Well, sorry dear readers, I did not mean to keep you hanging there, but I was so tired and it was after midnight when I posted (There is Good News…and Bad News Part 1) in the wee hours of yesterday morning. After an astounding 3 1/2 hours of sleep and one migraine headache,
followed by a long and semi-productive day at the office, and the opening of an IRA (at the credit union which readily accepts my paycheck but informed me I am not a member) to avoid having to send my least favorite relative, Uncle Sam, any of my hard earned cash – I am ready to complete my delivery of the news. That sentence, right there folks, is deserving of a grammatical “time out” and a mandatory three-post probation. Since I am too lazy to rewrite it, I plead guilty and will not appeal the maximum sentence…
The Good News is…I now know what is wrong with me.
The Bad News is: I now know what is wrong with me.
The first diagnosis, delivered by an actual doctor (Dr. Mack the Knife), is that I am suffering from an intra-thoracic stomach. This explains why, over the past 1 1/2 years, I have had extreme, painful, doubling-over, hurty, moaning, need-to-throw-up-but-can’t pain during meals. At least 1/2 of my stomach is above the diaphram and is residing in the place where my heart and lungs are supposed to live. In addition, the stomach above the diaphragm has a slight twist to it. So, in typical k8edid fashion, at a time when every other body part I own has drifted obscenely SOUTH, my stomach has migrated north of the border. All this can, of course, be surgically repaired if I want to, say, ever eat a real meal again. Until then I am forced to consume small meals consisting of preferably soft or liquid foods (Ummm, Wendy’s Frosty anyone?). Fortunately for me, I can live on peanut butter cups, milkshakes, ice cream, lobster bisque, Riesling, and creme brulee’ indefinitely.
The second diagnosis was delivered by NPR. In a broadcast discussion of marital issues and health problems facing retiring baby-boomers, I was intrigued by the mention of this disorder: Retired Husband Syndrome. Wikipedia (that fortress of knowledge for all things medical) describes RHS thusly: It is a condition where a woman begins to exhibit signs of physical illness and depression as her husband reaches, or approaches, retirement. Symptoms can include depression, rash, asthma, high blood pressure and ulcers. The phenomenom has been studied in Japan where Japanese physicians estimate that as many as 60 percent of wives of retired men suffer to some extent from “RHS.”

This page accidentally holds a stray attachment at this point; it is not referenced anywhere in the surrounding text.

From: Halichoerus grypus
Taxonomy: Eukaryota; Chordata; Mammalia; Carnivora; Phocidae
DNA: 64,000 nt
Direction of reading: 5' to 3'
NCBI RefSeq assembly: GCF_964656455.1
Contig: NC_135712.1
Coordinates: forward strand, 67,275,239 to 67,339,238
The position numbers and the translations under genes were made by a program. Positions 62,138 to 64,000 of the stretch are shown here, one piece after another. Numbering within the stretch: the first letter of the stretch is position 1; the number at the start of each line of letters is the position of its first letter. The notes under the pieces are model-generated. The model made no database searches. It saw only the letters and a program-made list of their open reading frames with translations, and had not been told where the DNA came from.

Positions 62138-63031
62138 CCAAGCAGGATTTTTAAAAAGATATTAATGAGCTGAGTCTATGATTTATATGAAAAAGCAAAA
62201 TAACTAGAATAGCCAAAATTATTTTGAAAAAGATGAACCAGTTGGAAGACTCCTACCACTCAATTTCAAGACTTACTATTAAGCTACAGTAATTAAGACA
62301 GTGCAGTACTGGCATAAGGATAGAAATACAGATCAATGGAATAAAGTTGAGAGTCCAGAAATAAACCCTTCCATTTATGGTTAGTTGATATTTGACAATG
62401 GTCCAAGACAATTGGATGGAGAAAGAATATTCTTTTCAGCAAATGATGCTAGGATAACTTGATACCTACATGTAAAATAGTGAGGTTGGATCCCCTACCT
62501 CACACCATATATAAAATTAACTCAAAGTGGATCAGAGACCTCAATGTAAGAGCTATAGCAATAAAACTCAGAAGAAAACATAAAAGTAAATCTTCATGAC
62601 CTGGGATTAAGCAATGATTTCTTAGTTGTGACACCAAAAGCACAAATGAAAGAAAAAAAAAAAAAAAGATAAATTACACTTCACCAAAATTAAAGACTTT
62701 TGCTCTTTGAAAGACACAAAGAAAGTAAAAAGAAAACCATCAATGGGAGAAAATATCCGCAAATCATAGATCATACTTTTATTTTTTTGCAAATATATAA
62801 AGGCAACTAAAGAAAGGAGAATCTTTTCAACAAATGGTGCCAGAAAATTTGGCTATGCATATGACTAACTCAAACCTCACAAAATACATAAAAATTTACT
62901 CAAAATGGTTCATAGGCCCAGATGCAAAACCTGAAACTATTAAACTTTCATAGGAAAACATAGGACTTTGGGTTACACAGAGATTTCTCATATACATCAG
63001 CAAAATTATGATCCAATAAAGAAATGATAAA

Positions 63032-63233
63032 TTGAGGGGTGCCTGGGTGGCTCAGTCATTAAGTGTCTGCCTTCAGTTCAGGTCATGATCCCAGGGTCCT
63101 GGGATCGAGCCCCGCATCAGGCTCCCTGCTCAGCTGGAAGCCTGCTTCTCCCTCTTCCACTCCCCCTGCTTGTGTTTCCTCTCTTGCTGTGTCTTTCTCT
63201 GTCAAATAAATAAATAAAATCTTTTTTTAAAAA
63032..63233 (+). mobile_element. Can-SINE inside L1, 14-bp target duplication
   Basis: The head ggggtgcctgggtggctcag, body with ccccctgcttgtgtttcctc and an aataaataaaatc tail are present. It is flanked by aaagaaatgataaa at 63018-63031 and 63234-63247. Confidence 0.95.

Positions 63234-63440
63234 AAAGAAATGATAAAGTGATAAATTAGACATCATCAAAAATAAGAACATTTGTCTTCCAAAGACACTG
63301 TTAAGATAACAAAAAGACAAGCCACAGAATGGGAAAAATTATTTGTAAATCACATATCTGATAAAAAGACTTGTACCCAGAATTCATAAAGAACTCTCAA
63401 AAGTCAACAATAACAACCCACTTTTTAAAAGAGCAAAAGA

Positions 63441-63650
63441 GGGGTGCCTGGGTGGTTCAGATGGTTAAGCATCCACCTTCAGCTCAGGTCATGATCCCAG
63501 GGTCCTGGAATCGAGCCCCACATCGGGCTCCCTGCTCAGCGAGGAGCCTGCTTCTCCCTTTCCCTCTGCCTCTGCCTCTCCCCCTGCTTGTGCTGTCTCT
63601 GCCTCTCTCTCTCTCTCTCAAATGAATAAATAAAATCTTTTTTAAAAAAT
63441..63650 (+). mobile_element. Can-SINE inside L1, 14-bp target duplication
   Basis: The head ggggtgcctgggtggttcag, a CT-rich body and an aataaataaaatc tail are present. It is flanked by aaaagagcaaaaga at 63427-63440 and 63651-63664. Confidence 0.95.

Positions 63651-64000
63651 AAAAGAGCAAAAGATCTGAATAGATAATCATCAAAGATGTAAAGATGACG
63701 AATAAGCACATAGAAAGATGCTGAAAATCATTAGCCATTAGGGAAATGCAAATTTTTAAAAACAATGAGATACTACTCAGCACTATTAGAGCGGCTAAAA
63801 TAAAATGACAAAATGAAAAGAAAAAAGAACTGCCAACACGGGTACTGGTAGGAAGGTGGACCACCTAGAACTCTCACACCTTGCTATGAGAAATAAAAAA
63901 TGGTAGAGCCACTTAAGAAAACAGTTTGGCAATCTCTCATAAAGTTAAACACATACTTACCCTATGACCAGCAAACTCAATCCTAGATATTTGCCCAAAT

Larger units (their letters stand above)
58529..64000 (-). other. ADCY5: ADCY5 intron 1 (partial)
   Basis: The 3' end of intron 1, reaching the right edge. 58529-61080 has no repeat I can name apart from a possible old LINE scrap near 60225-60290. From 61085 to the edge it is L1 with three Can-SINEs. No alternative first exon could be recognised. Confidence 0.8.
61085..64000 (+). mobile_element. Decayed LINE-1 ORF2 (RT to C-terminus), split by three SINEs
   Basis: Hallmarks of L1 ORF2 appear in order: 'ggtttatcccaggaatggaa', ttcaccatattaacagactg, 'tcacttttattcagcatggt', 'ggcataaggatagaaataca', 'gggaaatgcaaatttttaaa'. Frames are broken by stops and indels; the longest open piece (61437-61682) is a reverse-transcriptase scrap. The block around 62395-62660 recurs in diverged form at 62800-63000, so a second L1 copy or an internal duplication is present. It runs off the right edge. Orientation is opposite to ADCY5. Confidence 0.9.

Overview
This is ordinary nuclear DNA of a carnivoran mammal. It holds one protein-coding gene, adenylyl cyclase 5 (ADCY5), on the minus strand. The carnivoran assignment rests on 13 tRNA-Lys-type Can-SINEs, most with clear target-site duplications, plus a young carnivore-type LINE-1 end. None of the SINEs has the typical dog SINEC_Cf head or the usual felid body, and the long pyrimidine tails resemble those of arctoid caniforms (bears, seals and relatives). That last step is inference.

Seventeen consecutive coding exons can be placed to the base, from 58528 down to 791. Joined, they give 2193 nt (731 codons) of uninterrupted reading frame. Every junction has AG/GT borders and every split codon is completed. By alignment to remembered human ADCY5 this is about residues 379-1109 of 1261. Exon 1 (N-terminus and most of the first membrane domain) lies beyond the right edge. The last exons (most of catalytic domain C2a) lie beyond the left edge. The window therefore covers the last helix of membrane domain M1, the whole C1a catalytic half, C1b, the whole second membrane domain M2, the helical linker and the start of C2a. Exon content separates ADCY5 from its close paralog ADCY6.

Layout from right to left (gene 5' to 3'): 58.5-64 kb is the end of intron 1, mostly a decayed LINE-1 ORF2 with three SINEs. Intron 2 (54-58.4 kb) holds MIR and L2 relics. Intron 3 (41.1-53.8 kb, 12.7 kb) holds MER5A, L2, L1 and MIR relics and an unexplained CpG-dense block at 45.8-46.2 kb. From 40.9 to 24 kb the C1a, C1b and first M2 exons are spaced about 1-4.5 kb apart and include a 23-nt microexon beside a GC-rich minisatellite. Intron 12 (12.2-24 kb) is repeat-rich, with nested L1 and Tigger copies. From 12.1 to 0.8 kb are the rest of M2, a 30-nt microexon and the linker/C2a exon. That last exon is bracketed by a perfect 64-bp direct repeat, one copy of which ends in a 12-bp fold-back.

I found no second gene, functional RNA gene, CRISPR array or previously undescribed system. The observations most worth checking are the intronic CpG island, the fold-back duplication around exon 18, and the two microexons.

In this article from the archives of the National Institute of Health, Dr. Charles Clifford Johnson, MD identified the syndrome and wrote in 1984: I have frequently heard wives rage with such allegations as, “I am going nuts,” “I want to scream,” “He is under my feet all the time,” “He is driving me crazy,” “I’m nervous” or “I can’t sleep.” These emotional statements are frequently associated with symptoms such as tension headaches, depression, agitation, palpitations, gas, bloating, muscle aches and so forth. (Not to be confused with symptoms following a visit to the drive thru at Taco Bell).
This (RHS – not Taco Bell) would explain the remainder of my symptoms. My husband is retired. He has had a couple of jobs since retiring, but they were not really what he wanted and therefore….he is home. All day. All freakin’ day. If I were home all day with him, one of us would probably be incarcerated. My job, and the soul-sucking commute, and the fact that he escapes to his “man cave” when I am home are probably the only things keeping me alive (and living outside the razor wire) today.
So, if I have surgery I will have to stay home all day to recuperate with YOU KNOW WHO. Pass me the lobster bisque, will ya?